I Need a Drink: A Teetotaler’s Guide to Social Drinking

One of your buddies takes you to a party with food, gals, and booze. Food and gals are alright, but alcohol? You remember that you’re a teetotaler who avoids alcohol as much as possible. It seems this party will take your abstinence to a test. So what do you do?

You’re a man and social norms dictate that men are supposed to drink. But you’ve sworn not to drink alcohol. Perhaps because of religious or philosophical reasons, or because you’ve just recovered from symptoms of alcoholism and don’t want to go back to your old ways. But if you want people to think you’re drinking and don’t want to feel out of place, here are some tips you may want to consider.

Tonic Water

So there’s a bunch of girlies who have glasses of vodka tonic in their hands. You want to join them, but you don’t want to show up with a glass of kiddie party drink. Instead of resorting to orange juice, fill your glass with tonic water. Tonic water looks the same as vodka tonic.

Iced Tea or Coloured Soda

If you want to look like you’re sipping scotch or whiskey spiked drinks, fill your highball with iced tea or coloured soda. But don’t forget to fill it with ice cubes, or else everyone will notice that you’re just consuming diabetes-inducing drinks.

Fruit Juices

No, orange juice is not one of them. Fill your wine glass with apple juice so you’ll look like a classy guy who’s into wines. If you want your “wine” red, fill your glass with grape juice. Those who don’t pay attention won’t notice that it’s just the unfermented form of wine.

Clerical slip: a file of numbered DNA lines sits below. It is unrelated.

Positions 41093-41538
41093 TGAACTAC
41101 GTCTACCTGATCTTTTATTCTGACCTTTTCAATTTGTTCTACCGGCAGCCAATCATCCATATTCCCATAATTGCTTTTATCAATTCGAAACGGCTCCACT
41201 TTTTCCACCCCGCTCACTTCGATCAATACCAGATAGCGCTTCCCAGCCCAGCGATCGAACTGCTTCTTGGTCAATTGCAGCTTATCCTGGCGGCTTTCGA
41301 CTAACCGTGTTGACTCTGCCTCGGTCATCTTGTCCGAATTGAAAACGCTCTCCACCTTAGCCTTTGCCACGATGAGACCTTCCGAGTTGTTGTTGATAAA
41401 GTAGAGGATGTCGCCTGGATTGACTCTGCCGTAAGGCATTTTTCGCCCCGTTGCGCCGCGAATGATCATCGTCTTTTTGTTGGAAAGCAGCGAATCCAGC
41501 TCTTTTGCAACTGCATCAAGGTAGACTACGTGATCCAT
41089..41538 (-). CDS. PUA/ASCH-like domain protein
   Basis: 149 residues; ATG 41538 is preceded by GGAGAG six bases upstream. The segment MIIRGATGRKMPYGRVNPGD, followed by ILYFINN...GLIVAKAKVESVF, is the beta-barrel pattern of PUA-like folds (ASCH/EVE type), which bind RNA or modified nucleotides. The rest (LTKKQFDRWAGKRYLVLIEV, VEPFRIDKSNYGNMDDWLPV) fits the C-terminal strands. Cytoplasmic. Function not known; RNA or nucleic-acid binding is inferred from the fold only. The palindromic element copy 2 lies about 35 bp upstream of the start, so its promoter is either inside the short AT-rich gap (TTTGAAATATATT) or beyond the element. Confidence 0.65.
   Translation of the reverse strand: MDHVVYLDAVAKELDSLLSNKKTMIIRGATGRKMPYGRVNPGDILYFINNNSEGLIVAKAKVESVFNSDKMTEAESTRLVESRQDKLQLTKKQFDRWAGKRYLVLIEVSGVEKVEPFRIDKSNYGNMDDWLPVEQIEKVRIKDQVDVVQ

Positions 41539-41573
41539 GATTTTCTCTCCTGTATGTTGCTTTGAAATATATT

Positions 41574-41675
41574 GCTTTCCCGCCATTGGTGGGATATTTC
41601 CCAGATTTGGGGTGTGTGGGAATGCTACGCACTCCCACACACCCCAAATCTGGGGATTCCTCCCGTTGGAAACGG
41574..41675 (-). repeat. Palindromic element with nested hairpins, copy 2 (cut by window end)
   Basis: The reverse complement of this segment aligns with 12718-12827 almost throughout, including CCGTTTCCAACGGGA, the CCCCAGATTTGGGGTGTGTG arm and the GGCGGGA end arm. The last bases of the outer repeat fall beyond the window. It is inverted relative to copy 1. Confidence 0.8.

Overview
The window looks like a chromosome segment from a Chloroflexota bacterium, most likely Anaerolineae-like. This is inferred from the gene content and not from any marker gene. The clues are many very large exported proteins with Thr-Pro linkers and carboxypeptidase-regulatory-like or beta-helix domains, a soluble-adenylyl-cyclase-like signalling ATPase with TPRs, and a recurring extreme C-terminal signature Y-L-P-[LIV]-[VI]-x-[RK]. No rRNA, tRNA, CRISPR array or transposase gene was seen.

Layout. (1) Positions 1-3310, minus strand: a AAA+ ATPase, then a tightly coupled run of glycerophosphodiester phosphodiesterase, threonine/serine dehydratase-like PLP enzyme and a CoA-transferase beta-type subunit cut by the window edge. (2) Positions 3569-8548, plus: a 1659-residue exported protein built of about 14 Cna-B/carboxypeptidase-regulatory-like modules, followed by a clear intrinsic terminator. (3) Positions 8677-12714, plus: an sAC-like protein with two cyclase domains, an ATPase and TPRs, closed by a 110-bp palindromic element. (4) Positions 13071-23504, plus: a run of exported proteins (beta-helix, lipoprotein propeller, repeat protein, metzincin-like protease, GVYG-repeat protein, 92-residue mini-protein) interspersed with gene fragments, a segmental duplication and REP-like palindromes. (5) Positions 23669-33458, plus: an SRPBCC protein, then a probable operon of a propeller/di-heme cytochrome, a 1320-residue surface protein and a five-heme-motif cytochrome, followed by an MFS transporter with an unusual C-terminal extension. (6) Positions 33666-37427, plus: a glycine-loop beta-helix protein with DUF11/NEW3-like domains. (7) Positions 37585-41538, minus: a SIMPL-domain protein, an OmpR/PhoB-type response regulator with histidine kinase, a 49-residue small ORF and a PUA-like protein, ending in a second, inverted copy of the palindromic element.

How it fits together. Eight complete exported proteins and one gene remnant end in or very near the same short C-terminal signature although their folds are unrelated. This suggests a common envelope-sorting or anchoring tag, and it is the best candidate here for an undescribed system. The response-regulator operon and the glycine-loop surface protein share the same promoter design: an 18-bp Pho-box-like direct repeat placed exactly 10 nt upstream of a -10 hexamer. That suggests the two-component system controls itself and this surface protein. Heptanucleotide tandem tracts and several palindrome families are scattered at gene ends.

Mocktails are beverages that contain less than 0.5 alcohol. But if you’re practicing teetotalism religiously, you can just take the non-alcoholic version of Bloody Mary or other cocktails. In short, you’ll be just taking juices. All you have to do is to carry your glass well so no one will notice.

So what if you don’t drink? It’s not the entire basis of your manliness. Even those who recovered from alcoholism admit that. Refuse politely if your friends offer you a glass. At the end of the night, they’d be grateful that you drove them home safe.

About the author

Cathy Brunetti

Cathy is a law student in a university in the U.K. She writes blogs and reviews about constitutional law and house bills.